X-Class Solar Flare

From spaceweather.com

The sun produced another X-class solar flare today. Even though the responsible sunspot was located behind the edge of the sun, enough radiation reached our planet to cause a strong shortwave radio blackout.

X-CLASS SOLAR FLARE: So long, and thanks for the X-flares. Departing sunspot AR2994 unleashed another X1-class solar flare today, April 30th @ 1347UT, as it exited the Earthside of the sun. NASA’s Solar Dynamics Observatory recorded a spectacular plume of debris flying up and over the sun’s northwestern limb:

Even with the sunspot completely hidden behind the edge of the sun, the explosion still produced enough radiation for a strong shortwave radio blackout over the mid-Atlantic Ocean and much of Europe: map. Signals below 30 MHz were attentuated for nearly an hour.

Full article at spaceweather.com

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April 30, 2022 2:11 pm

Plot for those interested

Bigus Macus
April 30, 2022 3:35 pm

How far back does the monitoring of solar flares go? Where can you find that historical data?

Reply to  Bigus Macus
April 30, 2022 4:10 pm

I’d say back to the Carrington Event. But I’m not sure if Carrington knew what he was looking at.

Reply to  Alan
April 30, 2022 5:11 pm

He didn’t know, but he recorded his observations in detail.


Reply to  Bigus Macus
May 1, 2022 3:53 am

1975-2017 here:
Last 25 years CME catalogue
Here is another view
comment image
There were few minor flairs in last 2-3 days

Bruce Cobb
April 30, 2022 3:38 pm

Oh, that’s nasty.

Rud Istvan
April 30, 2022 3:51 pm

This sort of image suggests Earth is perhaps becoming overdue for another Carrington Event. It would cause vastly more damage than in 1869. Back then, the only long electrical lines were low voltage telegraph wires run along railroads. Sparks flew. Now, we have the entire Electrical T&D grid. Plus a lot of ‘short distance’ but VERY voltage sensitive electronic stuff not EMP hardened to MilSpec.
Because of Florida lightning, our building was retrofitted last year to be fully surge protected, and every electronic device in our unit is also surge protected because the building wasn’t.

But not our basic incoming building electrical supply from FPL. They hardened against hurricanes, not Carrington level space ‘weather’.

Jan Garmany
Reply to  Rud Istvan
April 30, 2022 6:31 pm


Jim Gorman
April 30, 2022 3:52 pm

I was on the air at the time and the only signals you could hear well were local, like out to 200 miles. Everybody just faded away.

Rud Istvan
Reply to  Jim Gorman
April 30, 2022 4:00 pm

And this wasn’t even a near miss.

May 1, 2022 1:53 am

talking to a mate today about the damage a hefty flare could do
and the reliance on all electric, chipped devices over old style like our cars etc
when we do get a ripper the damage will be widespread

Reply to  ozspeaksup
May 1, 2022 2:53 am

Anyone know what a Carrington would do to EVs?

Reply to  Chaswarnertoo
May 1, 2022 6:53 am

Recharge the battery? 🙂

Dan DeLong
Reply to  Chaswarnertoo
May 1, 2022 8:26 am

I’m not familiar with EV circuitry details, but all EVs have a Battery Management System (BMS) that controls the charge and discharge of the traction batteries. An EMP would fry the control chips, and realatively little would go in or out of the batteries. So, just like every other car on the road (except for a few old Diesels and military vehicles that are EMP hardened) you would have a non-operational, non repairable (for the first several months) anchor weight.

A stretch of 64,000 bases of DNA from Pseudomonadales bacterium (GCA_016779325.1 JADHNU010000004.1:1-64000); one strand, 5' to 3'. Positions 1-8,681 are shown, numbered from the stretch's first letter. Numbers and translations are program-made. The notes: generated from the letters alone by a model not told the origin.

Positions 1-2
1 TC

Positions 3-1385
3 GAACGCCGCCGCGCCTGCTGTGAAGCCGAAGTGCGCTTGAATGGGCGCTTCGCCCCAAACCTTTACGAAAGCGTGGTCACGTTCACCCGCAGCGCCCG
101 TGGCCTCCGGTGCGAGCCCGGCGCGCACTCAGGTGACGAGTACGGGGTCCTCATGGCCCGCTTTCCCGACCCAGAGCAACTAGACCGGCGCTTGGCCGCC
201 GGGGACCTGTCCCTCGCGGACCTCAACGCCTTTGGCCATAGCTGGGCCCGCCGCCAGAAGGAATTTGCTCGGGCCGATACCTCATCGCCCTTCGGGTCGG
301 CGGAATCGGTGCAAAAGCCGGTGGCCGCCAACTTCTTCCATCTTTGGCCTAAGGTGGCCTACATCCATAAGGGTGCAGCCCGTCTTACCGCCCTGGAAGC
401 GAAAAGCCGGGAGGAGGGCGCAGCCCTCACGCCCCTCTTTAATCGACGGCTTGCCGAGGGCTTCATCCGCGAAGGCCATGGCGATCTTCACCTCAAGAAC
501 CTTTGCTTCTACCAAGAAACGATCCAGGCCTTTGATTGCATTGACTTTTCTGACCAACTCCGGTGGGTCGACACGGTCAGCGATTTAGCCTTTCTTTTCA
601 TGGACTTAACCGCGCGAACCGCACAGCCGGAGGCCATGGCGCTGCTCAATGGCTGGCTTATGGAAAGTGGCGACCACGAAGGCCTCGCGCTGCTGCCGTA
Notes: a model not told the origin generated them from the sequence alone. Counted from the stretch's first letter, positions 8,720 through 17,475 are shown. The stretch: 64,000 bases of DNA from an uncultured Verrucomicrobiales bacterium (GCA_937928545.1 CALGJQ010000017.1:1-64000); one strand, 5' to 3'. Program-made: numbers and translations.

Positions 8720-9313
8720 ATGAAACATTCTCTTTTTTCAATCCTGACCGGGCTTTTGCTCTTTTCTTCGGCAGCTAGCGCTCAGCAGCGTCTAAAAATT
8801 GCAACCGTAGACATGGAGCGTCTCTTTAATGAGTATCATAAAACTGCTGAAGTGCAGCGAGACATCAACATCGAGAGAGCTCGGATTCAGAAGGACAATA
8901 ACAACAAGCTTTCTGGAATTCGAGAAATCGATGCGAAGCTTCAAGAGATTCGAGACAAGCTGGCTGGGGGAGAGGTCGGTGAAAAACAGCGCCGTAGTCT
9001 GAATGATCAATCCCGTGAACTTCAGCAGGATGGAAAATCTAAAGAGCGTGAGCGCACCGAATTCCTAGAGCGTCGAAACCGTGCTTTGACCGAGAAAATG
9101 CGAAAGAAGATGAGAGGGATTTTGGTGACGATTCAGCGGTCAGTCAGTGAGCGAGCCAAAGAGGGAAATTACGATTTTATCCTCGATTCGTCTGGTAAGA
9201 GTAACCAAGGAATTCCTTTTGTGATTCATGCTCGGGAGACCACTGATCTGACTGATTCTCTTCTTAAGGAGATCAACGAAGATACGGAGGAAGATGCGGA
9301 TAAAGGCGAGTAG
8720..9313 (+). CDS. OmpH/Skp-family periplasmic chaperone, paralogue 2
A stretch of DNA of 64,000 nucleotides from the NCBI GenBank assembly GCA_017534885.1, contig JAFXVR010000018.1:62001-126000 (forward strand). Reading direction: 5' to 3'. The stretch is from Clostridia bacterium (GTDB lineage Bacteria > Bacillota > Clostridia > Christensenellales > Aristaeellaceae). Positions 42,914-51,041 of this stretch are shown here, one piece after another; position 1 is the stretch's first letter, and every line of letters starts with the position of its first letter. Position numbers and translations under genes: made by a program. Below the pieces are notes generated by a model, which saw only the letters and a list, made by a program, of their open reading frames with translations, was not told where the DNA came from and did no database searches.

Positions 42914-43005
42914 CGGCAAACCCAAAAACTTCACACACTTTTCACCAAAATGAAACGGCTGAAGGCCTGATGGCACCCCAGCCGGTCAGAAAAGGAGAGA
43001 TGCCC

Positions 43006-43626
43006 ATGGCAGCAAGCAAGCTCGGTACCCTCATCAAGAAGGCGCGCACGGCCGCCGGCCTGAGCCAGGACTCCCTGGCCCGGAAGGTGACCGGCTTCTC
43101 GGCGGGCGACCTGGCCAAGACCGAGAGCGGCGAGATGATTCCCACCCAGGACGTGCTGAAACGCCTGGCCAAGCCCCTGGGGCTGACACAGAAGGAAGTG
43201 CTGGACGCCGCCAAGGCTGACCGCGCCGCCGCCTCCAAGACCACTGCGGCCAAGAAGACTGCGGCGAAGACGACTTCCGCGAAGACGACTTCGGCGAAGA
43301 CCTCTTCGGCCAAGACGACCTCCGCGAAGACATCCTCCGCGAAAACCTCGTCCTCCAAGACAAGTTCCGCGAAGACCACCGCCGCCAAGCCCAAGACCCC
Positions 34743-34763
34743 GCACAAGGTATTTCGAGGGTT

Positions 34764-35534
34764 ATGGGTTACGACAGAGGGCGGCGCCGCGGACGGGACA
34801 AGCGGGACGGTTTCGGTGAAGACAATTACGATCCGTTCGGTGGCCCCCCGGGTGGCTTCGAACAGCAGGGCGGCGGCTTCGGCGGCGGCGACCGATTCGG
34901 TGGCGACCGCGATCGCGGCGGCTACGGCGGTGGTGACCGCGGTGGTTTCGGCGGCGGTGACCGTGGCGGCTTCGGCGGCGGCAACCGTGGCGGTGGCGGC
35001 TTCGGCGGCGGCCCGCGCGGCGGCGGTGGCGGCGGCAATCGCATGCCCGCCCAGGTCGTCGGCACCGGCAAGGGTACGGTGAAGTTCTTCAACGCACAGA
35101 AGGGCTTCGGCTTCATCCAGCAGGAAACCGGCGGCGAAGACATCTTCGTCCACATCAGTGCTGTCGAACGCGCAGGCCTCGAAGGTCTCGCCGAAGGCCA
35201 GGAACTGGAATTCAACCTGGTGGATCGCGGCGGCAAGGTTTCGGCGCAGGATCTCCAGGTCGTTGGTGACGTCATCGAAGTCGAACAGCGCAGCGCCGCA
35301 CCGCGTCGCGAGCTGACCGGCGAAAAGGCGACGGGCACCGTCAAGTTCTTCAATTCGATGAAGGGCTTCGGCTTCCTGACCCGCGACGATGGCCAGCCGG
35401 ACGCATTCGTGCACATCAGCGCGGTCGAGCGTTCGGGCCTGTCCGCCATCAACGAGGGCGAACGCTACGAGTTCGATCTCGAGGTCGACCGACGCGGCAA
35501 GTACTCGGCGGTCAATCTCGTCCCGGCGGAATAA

Reply to  Dan DeLong
May 1, 2022 10:05 am

On the other hand, if there was a sufficient surge bypassing the isolation of he batteries, they could start going off like small bombs with a subsequent fire that is not easily extinguished.

Just a WAG with the same amount of thought behind it as most “climate scientists” give to their serious reports.

Dan DeLong
Reply to  ozspeaksup
May 1, 2022 7:54 am

Modern cars have plenty of chips. For the past few years, car manufacturers have had to curtail building cars because of the chip shortage. Even Diesels no longer have mechanical metering of the fuel injection. They have a “common rail” high pressure line with electronic metering valves. Scary.

Paul Hurley (aka PaulH)
Reply to  Dan DeLong
May 1, 2022 8:27 am

My 2020 Kia is “drive-by-wire” so I assume a Carrington-type event would leave me thumbing for a ride.

Mark D
Reply to  ozspeaksup
May 1, 2022 8:45 am

My classic carbureted 1984 pickup truck might survive. It does have a rather crude transistorized ignition system but it’s wrapped in a all metal shell so I can hope.

Reply to  Mark D
May 1, 2022 9:57 am

I guess I’d only be able to ride my old Harley.
Gets mighty cold around here in the winter so that would be the worst time to have another Carrington event.

Reply to  Mark D
May 1, 2022 12:37 pm

I have a 1968 classic Triumph sportscar….this may become my main mode of transport!

May 1, 2022 6:50 am

A no nonsense, plain daily view of the sun is below. And perhaps those expecting a weak solar cycle are not correct, tho it is early.
comment image

May 1, 2022 1:27 pm

The current cycle has been much more active at the onset than was anticipated.

The largest X level event observed was in 2003. I remember reading this back then.

Latest Sun Flare Put at X28, Strongest on Record | Space

May 1, 2022 6:37 pm

This was obviously a result of human-caused climate change. Everything else is…

May 1, 2022 11:48 pm

Is there nothing that man-made emissions can’t do?

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